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CAATSA Title III Section 321(b) FAQs

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The “Countering America’s Adversaries Through Sanctions Act” (CAATSA), signed into law August 2017, imposes new sanctions on Iran, Russia, and North Korea. CAATSA reiterates the need for comprehensive due diligence by and on behalf of U.S. companies involved in importing goods. Careful consideration of, and reasonable care with respect to, the different risks presented in your supply chain should always be taken into account when importing into the United States.

Various publications from the Department of State and the Treasury Department have provided program specific documents related to CAATSA. This FAQ focuses on CAATSA Title III Section 321(b), which affects the entry of merchandise produced by North Korean nationals or citizens.

What Questions Does the FAQ Answer?

  • How does Section 321 of CAATSA affect the trade community?
  • What kind of information is required to rebut the presumption created by CAATSA Section 321?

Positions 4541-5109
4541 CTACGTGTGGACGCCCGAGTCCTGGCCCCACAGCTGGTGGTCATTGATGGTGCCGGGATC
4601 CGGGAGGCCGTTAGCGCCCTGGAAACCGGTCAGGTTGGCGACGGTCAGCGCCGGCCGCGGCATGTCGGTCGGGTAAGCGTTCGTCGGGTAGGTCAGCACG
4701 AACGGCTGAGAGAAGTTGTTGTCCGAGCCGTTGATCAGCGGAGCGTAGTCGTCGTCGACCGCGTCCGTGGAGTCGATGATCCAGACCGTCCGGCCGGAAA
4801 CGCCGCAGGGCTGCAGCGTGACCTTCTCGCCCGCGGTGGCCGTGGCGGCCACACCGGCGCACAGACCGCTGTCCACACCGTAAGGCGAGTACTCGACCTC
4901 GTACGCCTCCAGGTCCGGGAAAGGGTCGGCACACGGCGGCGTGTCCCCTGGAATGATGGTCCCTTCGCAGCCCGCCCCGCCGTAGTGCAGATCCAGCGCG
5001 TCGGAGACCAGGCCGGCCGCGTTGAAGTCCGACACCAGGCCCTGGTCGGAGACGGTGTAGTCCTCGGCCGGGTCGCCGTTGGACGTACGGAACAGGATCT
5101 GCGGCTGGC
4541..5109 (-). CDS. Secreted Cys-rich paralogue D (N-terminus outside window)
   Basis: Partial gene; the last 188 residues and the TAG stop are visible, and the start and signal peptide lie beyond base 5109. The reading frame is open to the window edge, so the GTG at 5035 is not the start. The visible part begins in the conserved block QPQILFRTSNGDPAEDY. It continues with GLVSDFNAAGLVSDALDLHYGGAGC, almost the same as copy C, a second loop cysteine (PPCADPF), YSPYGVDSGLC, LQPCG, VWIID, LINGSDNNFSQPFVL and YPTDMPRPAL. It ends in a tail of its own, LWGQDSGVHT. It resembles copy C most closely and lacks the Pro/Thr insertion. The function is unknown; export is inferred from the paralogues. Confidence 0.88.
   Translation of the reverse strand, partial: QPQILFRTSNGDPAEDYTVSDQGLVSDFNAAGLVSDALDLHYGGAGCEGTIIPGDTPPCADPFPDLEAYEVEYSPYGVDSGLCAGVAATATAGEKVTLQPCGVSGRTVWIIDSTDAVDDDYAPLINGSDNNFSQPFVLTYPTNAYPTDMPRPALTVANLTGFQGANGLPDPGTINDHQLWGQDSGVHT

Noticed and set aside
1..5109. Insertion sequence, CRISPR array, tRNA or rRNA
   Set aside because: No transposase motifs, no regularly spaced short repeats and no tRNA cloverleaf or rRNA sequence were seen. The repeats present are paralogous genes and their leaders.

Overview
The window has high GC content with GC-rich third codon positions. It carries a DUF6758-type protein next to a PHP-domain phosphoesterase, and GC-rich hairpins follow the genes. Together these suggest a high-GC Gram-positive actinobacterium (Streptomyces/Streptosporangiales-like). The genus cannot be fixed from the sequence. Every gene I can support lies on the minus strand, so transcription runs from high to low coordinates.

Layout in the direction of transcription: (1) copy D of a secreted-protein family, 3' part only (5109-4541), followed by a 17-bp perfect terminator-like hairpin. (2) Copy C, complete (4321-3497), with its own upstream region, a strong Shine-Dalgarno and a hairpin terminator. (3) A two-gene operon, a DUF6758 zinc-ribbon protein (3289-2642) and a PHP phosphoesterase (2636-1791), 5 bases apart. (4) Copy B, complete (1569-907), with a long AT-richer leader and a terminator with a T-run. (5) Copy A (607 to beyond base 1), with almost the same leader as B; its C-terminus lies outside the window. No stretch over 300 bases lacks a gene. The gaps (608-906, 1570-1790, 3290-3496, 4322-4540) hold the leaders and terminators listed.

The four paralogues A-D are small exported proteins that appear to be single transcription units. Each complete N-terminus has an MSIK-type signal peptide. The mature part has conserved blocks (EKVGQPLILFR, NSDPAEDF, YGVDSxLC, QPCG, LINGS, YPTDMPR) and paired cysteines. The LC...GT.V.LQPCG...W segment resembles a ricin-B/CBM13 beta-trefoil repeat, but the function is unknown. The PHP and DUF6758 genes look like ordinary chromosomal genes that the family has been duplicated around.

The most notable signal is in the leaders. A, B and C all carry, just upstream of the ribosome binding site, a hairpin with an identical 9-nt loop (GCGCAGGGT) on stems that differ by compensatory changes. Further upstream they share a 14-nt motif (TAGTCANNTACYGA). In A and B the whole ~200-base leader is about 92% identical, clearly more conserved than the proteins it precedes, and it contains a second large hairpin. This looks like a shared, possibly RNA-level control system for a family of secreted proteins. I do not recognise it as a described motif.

• What is the difference between the Tariff Act of 1930 and CAATSA Section 321(b)?
  • How will the U.S. Department of Homeland Security (DHS) enforce the forced labor presumption in CAATSA Section 321(b)?
  • What should my company do if we find North Korean
  • Where do I report information on suppliers overseas who are using North Korean labor?
  • If merchandise is produced without North Korean nationals or citizens, but North Korean nationals or citizens are present at the docks or otherwise involved in the movement and shipping of the merchandise, is the merchandise prohibited by CAATSA Section 321(b)?
  • What steps should my company take to ensure North Korean workers are not in our supply chain?
  • Where can I find information on which countries are at high risk for North Korean labor?
  • What government resources provide information on goods created by forced labor?
  • Will shipments detained in violation of CAATSA Section 321(b) be made public?

For detailed answers and an extensive list of resources, tools, and guidance, click here .



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